The earthquake has changed forever the history of Haiti. Has it also changed the relationship between Haitians and Bondye? We must wait and see. How could a God of love permit the painful deaths of some 200,000 powerless people, nearly half of them innocent children, many of whom died slow, painful deaths after several days buried in the rubble? Will Haitians continue ascribing goodness to God with their insistent refrain: Bondye bon? Up until now they have.
"The Year of Surviving in Squalor" :
tracks progress in Haiti.
What is happening is that the theology of Haitians is proving as tough as their character. That sugary, watered-down theology of much of the Western world, that depicts God only as one who consoles our sorrows and dries our tears, the comforting good grandpa on whom we call only when we need a favor or a consolation, and of course who never gets angry with us – that God is neither the God of Scripture nor the God that lives in the minds and hearts of the Haitian people. Every culture adapts its image of God to its own realities. Just as Haitian life is tough, so also Haitian theology is tough.
It is true that God is good. He gives us our rain, our crops, our children. But God can also be tough and even violent for reasons known only to Him. He hits us with hurricanes, with floods, and now with this terrible earthquake. Why? Haitian popular theology answers: We do not know. Like Job, Haitians know that God exists outside of our control, beyond our predictions—and far above our right to criticize. Whatever He does, whether gentle or painful: Bondye bon.
Although Christianity is a religion of the Word, there are moments in which wisdom tells us to silence our words. In such moments, wise people preach the Gospel with their lives, not with pious words. Thus should we behave in Haiti. Now is not the time for an outsider to come and preach to Haitians about patience and faith in God’s goodness etc. etc. The Haitians may already be closer to God than those who presume to preach to them. It is a time for action, not for preaching.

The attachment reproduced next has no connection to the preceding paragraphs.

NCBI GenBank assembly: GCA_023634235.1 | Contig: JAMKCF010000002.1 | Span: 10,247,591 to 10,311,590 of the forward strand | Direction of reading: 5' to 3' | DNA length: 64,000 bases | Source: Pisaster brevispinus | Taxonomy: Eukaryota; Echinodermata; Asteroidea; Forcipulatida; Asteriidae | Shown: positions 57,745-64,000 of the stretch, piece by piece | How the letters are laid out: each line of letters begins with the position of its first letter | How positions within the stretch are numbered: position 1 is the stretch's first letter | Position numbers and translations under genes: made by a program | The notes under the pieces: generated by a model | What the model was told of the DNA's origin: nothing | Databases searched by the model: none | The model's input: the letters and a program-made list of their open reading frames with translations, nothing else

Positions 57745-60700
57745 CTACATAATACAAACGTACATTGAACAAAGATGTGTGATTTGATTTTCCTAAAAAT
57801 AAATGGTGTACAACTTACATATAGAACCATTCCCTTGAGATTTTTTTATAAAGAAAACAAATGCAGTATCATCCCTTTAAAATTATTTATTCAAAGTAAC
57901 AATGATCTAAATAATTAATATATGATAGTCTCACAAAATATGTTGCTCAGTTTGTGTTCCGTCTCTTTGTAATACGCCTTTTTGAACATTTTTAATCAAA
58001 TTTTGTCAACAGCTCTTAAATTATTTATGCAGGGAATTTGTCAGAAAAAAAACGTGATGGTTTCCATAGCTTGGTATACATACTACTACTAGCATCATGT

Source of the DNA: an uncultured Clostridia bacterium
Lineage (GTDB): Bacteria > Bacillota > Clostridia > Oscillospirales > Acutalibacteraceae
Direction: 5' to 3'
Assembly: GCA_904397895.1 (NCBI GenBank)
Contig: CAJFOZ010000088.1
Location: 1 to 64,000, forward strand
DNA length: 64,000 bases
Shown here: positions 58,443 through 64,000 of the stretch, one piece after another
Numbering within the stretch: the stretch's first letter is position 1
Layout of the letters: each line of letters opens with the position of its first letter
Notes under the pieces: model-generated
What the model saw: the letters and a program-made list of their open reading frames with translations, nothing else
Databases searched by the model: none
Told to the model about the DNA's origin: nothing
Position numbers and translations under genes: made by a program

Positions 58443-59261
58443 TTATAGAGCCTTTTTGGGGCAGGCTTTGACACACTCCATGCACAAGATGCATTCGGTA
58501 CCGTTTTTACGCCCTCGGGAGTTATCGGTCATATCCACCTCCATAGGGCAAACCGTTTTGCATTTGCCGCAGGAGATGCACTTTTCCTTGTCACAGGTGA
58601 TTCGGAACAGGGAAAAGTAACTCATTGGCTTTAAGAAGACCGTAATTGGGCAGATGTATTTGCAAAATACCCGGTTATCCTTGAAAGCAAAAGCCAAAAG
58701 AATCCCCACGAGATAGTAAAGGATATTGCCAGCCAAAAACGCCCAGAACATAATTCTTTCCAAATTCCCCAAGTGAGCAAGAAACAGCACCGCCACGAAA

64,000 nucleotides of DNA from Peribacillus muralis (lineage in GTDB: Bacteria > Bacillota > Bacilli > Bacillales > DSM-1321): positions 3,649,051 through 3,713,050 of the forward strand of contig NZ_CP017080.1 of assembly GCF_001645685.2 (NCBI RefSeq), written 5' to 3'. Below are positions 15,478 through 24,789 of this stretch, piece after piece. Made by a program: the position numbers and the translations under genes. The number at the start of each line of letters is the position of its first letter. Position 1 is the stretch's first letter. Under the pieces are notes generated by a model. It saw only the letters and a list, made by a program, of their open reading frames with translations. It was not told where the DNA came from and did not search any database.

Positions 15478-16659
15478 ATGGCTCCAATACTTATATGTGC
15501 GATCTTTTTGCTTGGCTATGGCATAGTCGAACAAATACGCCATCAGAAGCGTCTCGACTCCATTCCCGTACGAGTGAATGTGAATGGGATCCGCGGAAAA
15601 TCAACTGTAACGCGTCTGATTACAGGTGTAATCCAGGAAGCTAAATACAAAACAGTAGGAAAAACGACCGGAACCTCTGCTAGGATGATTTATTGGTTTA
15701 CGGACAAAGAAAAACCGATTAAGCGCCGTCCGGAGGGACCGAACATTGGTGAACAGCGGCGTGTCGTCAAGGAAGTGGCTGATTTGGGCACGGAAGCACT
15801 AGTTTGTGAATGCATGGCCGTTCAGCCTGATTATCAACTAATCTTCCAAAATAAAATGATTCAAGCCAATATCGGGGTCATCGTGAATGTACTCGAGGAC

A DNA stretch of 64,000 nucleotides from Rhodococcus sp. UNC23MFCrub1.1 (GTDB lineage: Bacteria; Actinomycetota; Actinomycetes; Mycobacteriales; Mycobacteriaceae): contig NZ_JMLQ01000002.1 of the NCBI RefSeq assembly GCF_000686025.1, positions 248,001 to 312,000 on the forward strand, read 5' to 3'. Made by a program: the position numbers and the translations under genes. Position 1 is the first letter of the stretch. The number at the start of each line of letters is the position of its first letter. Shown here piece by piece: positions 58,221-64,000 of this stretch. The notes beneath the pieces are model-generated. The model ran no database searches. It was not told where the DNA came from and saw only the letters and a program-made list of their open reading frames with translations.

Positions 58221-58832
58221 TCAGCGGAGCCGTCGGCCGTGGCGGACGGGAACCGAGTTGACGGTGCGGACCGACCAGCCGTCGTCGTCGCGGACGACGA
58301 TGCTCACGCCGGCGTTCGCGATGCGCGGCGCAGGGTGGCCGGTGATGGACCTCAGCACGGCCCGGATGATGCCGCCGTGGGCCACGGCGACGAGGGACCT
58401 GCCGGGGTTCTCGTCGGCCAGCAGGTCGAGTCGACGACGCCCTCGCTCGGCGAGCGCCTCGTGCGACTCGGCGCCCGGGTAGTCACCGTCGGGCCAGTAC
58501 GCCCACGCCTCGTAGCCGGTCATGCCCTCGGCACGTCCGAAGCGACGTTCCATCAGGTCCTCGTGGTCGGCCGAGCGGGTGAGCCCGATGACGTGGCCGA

Some can travel to Haiti to help. Those who cannot go to Haiti can remember the Haitian people in their daily prayers. And if they have resources, they can open their hearts and wallets to contribute to one of the many serious organizations that are providing direct, concrete services to Haitians victims in this tragic moment. A moment of tragedy can become a moment of grace, not only for the victims, but also for those who are touched by God’s grace to open their hearts and to respond.
What is your theology of natural disasters? How do you reconcile a good God with such tragedy?
Editor's note: The photo above is quoted from
This is an exceptionally well--written article. The cultural and religious background is a helpful contrast to most of the reporting and analysis, including by some professing Christians. Thanks for this insightful contribution. It helps us see some of the limitations of the common Haitian view of God as well as the deficient views which plague American Christianity. Let us be sobered by ideas of how we can "help" and what we ourselves need to learn about God's nature and ways.
Great insight and so engaging.
For many years our church has supported a ministry in Haiti. The spiritual news we have been hearing is that God is good indeed and many people have come to faith in Christ since the earthquake. The message that is coming out of Haiti by Stephen Prophet of Haitian Christian Mission is "the best is yet to come". Our church can't think of a better place to see our money and prayers flow to.
Interesting to see this story from Washington Post's "On Faith" in light of this article:
"Haiti: unexpected joy amid the ruins"
I help lead an effort in Haiti and really appreciate this article. Thanks so much for the proper nuance of Haitian's theological beliefs...
I enjoyed your article. I was in Haiti before, during, and after the earthquake. What impressed me was the night immediately after the quake, singing was heard on the streets, just like any other night in Port-au-Prince. You could distinctly hear Bondye bon tout tan (God is good all the time) being declared. The Haitian faith is contagious. Upon returning to the states, I got a tattoo on my 18th birthday saying Bondye bon, declaring my faith and my lifelong connection to Haiti. Also, thank you for explaining Haitian beliefs. I have encountered many people who do not understand the Haitian people and truly believe in this so called pact with the devil.In the article you asked how the relationship with Bondye and the Haitian people would be influenced by the earthquake. When I returned a year after earthquake I can say that the Haitian peoples faith is still strong. They want answers as to why this tragedy struck, but know that they may never know and continue praising his name.
Leave a Comment
Please keep me informed with the latest updates from Q
ALSO IN SOCIAL SECTOR
Christians Should Put Up or Shut Up
by Jason Locy
The Red Thread
by Jennifer Grant
5 Practical Ways to Eat "Well" During Lent
by Christine Gutleben
© 2013 Q |